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Vol. 35 No. 4
July-August 2013

Green Chemistry in Japan

In Japan, Green and Sustainable Chemistry (GSC) is defined as innovations and advances in chemical technologies that can improve human and environmental health. The Green Chemistry Initiative, which was formed in September 1998 and comprised companies, universities, and the government, was intended to encourage technologies that could be used in sustainable development. Out of this initiative, the Green and Sustainable Chemistry Network (GSCN) was born in March 2000.

Although we did not have the term “GSC” in the 1960s, the research and development that form the foundation of industrial ecology were already taking place. For example, it was during this decade that mercury cell electrolysis was replaced by the ion exchange membrane method for the production of sodium hydroxide. The introduction of this environmentally benign process had been promoted by the Association for the Progress of New Chemistry, which was the forerunner to the Japan Association for Chemical Innovation (JACI). The GSCN, which is managed by JACI, is the center of a network that actively promotes collaboration in research and development through information exchange, communication, education, and international activities.

This article surveys recent progress in GSC technologies in Japan and the expectations for future innovation. In addition, it discusses the potential contribution of GSC toward reviving cities, towns, and the industries damaged by the Great East Japan Earthquake.

One of the activities of GSCN is the GSC Awards, started in 2001. GSC Awards are granted to individuals, groups, or companies that have greatly promoted GSC through their research, development, or commercialization.1 These awards are given by Japan’s Minister of Economy, Trade, and Industry; Minister of the Environment; or Minister of Education, Sports, Culture, Science, and Technology, depending on the particular achievement. By reviewing the winners of the GSC Awards, one gets a clear picture of the environmentally benign processes that have been commercialized in Japan in the past decade.

Novel Non-Phosgene Polycarbonate Production Process Using Byproduct CO2 as Starting Material2

Polycarbonate is one of the most important and versatile engineering plastics. With superior transparency, impact resistance, and heat resistance, it is used in optical discs, home electronics, automobile parts, office equipment, and so on. About four million tons of polycarbonate is produced annually worldwide, with production expected to grow in future years. Almost all polycarbonate was manufactured through a process in which CO and chlorine are combined to form phosgene, a highly toxic gas, as an intermediate material. The phosgene process has a number of disadvantages, including the risk of environmental harm. Many attempts have been made to overcome the inherent risks in the phosgene process, but with little success until recently.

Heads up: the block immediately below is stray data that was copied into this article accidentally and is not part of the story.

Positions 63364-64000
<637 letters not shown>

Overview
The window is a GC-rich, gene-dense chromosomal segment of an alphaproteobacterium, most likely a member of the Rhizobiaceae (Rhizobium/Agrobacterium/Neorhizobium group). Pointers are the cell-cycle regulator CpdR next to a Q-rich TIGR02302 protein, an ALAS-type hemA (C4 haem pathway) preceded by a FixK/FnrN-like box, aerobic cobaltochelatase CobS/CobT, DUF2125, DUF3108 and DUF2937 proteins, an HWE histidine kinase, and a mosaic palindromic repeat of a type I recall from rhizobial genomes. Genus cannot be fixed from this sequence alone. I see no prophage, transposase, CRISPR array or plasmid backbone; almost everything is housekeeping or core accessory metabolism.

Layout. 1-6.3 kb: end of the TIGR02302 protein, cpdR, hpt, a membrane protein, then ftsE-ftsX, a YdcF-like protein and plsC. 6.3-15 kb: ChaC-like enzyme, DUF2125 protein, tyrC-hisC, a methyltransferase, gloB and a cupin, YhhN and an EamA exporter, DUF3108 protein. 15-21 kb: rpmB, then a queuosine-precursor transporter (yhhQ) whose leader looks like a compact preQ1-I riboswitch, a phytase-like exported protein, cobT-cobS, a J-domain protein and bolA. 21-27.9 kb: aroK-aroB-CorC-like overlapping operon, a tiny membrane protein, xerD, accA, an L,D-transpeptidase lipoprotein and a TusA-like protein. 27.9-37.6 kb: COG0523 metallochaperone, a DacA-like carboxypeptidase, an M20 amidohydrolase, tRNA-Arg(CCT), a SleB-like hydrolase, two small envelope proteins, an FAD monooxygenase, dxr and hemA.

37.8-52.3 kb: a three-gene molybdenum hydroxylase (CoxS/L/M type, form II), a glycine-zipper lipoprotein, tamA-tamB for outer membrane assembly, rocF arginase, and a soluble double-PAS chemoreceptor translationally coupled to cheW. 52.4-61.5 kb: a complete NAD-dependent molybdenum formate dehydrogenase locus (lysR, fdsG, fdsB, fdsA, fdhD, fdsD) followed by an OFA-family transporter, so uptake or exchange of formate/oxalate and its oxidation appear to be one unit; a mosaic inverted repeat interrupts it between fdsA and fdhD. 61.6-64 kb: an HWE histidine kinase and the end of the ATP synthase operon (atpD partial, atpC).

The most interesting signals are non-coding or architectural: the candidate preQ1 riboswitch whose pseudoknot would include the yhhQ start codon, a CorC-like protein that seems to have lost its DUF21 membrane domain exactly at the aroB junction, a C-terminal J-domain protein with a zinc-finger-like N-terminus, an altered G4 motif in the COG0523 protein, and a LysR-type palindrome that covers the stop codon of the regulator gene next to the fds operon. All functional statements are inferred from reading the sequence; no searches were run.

Asahi Kasei Corporation succeeded in commercializing the first non-phosgene polycarbonate production process in the world. The figure below compares this new method with the conventional phosgene process. This technology uses ethylene oxide and CO2, that is the by-product of ethylene oxide synthesis. Ethylene carbonate is synthesized by the reaction between ethylene oxide and CO2, and ethylene carbonate is converted to diphenyl carbonate via dimethyl carbonate. Furthermore, diphenyl carbonate reacts with bisphenol-A to produce high-quality polycarbonate. Also, high-purity monoethylene glycol is co-produced. This technology successfully incorporated CO2, which has a low chemical activity, into the polycarbonate main chain. In addition, this new process does not use methylene chloride as a solvent. This novel technology totally eliminates the problems of the phosgene process, while maintaining high production yields and conserving resources and energy. The new process reduces CO2 emissions by 0.173kg per one kg of product polycarbonate.

Novel non-phosgene polycarbonate production process using by-product CO2 as a starting material.

Novel ε-caprolactam Production without Ammonium Sulfate Formation3

ε-Caprolactam is an important intermediate used in the production of Nylon 6 fibers and resins, the worldwide production of which is estimated at about 3.8 million tons annually. Nylon 6 fibers and resins are used in a wide range of applications including clothes, automobiles, electric or electronic devices, as well as lapping films for foods. Almost all ε-caprolactam is produced through the Beckmann rearrangement of cyclohexanone oxime, and a large amounts of ammonium sulfate is co-produced, at least 1.6 times of caprolactam by weight, because highly concentrated sulfuric acid is used for the reaction promoter and the neutralization by ammonia is necessary in the process.

Sumitomo Chemical Company succeeded in commercializing the novel catalytic Beckmann rearrangement reaction proceeded under vapor phase conditions without ammonium sulfate co-formation. This process is conducted with a high-silica MFI zeolite catalyst instead of sulfuric acid. And an effective purification technology was developed to obtain a high-purity product with a reduction in the consumption of resources and energy. In order to carry out the production of ε-caprolactam without any ammonium sulfate production, Sumitomo Chemical commercialized a combined process in 2003, which involves an initial ammoximation step for obtaining cyclohexanone oxime, developed by EniChem (Italy), and a secondary step involving a vapor phase Beckmann rearrangement (see figure below).

Novel ε-caprolactam production without ammonium sulfate formation.

Highly Selective Process for Mono-Ethylene Glycol Production from Ethylene Oxide4